Film Appearances:

Susan, Tom Jones, United Artists, 1963.

Baba Brennan, The Girl with the Green Eyes, Lopert, 1964.

Title role, Georgy Girl, Columbia, 1966.

Virgin, The Deadly Affair, Columbia, 1967.

Yvonne, Smashing Time, Paramount, 1967.

Phillipa Raskin, The Virgin Soldiers, Columbia, 1969.

Myrtle, The Last of the Mobile Hot Shots (also known as Blood Kin and The Seven Descents of Myrtle), Warner Bros., 1970.

Killer from Yuma, 1971.

Miss Poole, Every Little Crook and Nanny, Metro–Goldwyn–Mayer, 1972.

The queen, Everything You Always Wanted to Know about Sex* (*But Were Afraid to Ask), United Artists, 1972.

Nurse Sweet and Betty Martin, The National Health; or, Nurse Norton's Affair (also known as The National Health), Columbia, 1973.

Mary, Don't Turn the Other Cheek (also known as Long Live Your Death and Viva la muerta ... tua), International Amusement Corporation, 1974.

Xaviera Hollander, The Happy Hooker, Cannon, 1975.

Camille Levy, The Big Bus, Paramount, 1976.

Detective, Disco Beaver from Outer Space (also known as National Lampoon Presents Disco Beaver from Outer Space and National Lampoon's Disco Beaver from Outer Space), 1978.

Lady Davina, "An Englishman's Home," Sunday Lovers (also known as I seduttori della domenica and Les seducteurs), United Artists, 1980.

Nancy Stewart, Morgan Stewart's Coming Home (also known as Home Front), New Century/Vista, 1987.

Joan, Getting It Right, MCEG, 1989.

Vera, Midnight, SVS Films, 1989.

Gillian Helfgott, Shine, Fine Line, 1996.

Hannah, Gods and Monsters, Lions Gate Films, 1998.

Miss McVane, Strike! (also known as All I Wanna Do, The Hairy Bird, College femminile, and Les filles font la loi), Miramax, 1998.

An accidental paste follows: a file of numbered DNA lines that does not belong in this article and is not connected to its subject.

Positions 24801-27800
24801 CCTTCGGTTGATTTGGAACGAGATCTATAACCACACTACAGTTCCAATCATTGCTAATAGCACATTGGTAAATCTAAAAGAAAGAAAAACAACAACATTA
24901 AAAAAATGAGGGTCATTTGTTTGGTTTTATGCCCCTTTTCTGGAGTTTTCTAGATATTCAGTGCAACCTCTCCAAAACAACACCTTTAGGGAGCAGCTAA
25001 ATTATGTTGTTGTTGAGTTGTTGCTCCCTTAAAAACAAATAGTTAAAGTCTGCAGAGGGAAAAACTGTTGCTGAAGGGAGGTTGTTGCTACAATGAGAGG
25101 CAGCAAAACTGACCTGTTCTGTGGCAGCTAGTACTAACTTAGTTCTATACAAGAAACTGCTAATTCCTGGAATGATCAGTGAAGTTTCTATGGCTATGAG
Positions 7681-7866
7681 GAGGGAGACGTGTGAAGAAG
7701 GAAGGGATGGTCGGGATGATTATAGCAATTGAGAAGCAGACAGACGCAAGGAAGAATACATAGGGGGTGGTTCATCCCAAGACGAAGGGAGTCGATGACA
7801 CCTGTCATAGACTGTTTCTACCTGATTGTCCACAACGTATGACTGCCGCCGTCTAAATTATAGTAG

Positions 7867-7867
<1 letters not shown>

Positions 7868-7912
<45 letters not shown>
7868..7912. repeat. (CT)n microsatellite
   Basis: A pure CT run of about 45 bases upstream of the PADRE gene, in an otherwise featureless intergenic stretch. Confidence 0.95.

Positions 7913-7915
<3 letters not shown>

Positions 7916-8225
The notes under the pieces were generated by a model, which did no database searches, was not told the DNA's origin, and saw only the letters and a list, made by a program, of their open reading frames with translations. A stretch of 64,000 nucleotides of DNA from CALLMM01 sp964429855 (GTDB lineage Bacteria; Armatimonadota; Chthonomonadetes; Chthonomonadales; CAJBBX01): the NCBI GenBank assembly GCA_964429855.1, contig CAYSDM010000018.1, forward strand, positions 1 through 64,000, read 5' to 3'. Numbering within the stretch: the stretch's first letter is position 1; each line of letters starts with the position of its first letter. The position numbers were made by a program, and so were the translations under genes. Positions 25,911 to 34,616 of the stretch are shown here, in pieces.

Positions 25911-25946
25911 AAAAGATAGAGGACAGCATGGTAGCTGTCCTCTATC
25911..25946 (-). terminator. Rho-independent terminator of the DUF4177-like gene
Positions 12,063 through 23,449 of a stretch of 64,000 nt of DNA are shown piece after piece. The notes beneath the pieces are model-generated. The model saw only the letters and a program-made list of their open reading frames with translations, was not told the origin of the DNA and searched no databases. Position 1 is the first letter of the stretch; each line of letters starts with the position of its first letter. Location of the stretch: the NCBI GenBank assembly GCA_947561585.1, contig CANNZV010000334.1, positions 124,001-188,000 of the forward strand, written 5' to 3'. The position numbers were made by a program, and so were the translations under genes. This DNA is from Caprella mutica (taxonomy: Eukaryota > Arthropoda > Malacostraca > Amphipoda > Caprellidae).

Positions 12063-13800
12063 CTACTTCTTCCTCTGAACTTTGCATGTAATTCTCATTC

Carrie, Touched (also known as Shegalla), Red Sky, 1999.

Katharine, The Simian Line, 1999, Gabriel Film Group, 2001.

Poinsettia, The Annihilation of Fish, 1999, Regent Entertainment, 2001.

Celia, Deeply (also known as Sur fond d'ocean), Myriad Pictures/Odeon Films, 2000.

Edna, How to Kill Your Neighbor's Dog, Artistic License, 2000.

Helen Whittaker, The Next Best Thing, Paramount, 2000.

Herself, Porn Star: The Legend of Ron Jeremy, Maelstrom Entertainment/Outrider Films, 2001.

Emily Vogel, Venus and Mars, 2001, Zenpix, 2003.

Mandy, My Kingdom, First Look Pictures Releasing, 2002.

Mrs. Ormerod, Anita and Me, Icon Film, 2002.

Mrs. Wilkinson, Spider, Sony Pictures Classics, 2002.

Nola Fox, Unconditional Love, New Line Cinema, 2002.

Voice of Cordelia Thornberry, The Wild Thornberrys Movie (animated), Paramount, 2002.

Woman and witch, Hansel & Gretel, Innovation Film Group, 2002.

Aunt Millicent, Peter Pan, Universal, 2003.

Grandma Lewis, Charlie's War, Christabel, 2003.

Television Appearances; Series:

Host, Not for Women Only, syndicated, c. 1972.

Charlotte Buckland Lloyd Seccombe, "Centennial," The Big Event, NBC, 1978–1979.

Ann Anderson, House Calls, CBS, 1979–1981.

Diana Swanson, Teachers Only, NBC, 1982–1983.

Host, Weight Watchers Magazine, beginning 1984.

Martha, The Fainthearted Feminist, BBC–2, 1984, Arts and Entertainment, 1985.

Maddie Peerce, Chicken Soup (also known as From This Moment On), ABC, 1989.

Trudy Frank, Rude Awakening, Showtime, 1998–2001.

Television Appearances; Miniseries:

Jane Cubberly, Turn of the Screw, ABC, 1974.

Berta, Vienna 1900: Games with Love and Death, BBC–2, 1974, broadcast on Masterpiece Theatre, PBS, 1975.

Kate Jordache, Rich Man, Poor Man—Book II (also known as Beggarman, Thief), NBC, 1976.

Television Appearances; Movies:

The Power and the Glory, Associated British Picture Corporation, 1963.

Elaine, Sunday out of Season, 1965.

Polly Barlow, Pretty Polly, 1966.

What's Wrong with Humpty Dumpty?, 1966.

Ivy Toft, I Am Osango, 1967.

Mary Downey, The Egg on the Face of the Tiger, Associated Television, 1968.

Queen Victoria, Hall of Kings, Associated British Picture Corporation, 1973.

Daft as a Brush, 1975.

Teacher, Sooner or Later, NBC, 1979.

Leona De Vos, The Seduction of Miss Leona (also known as To Love Again), CBS, 1980.

Mette Gad, Gauguin the Savage, CBS, 1980.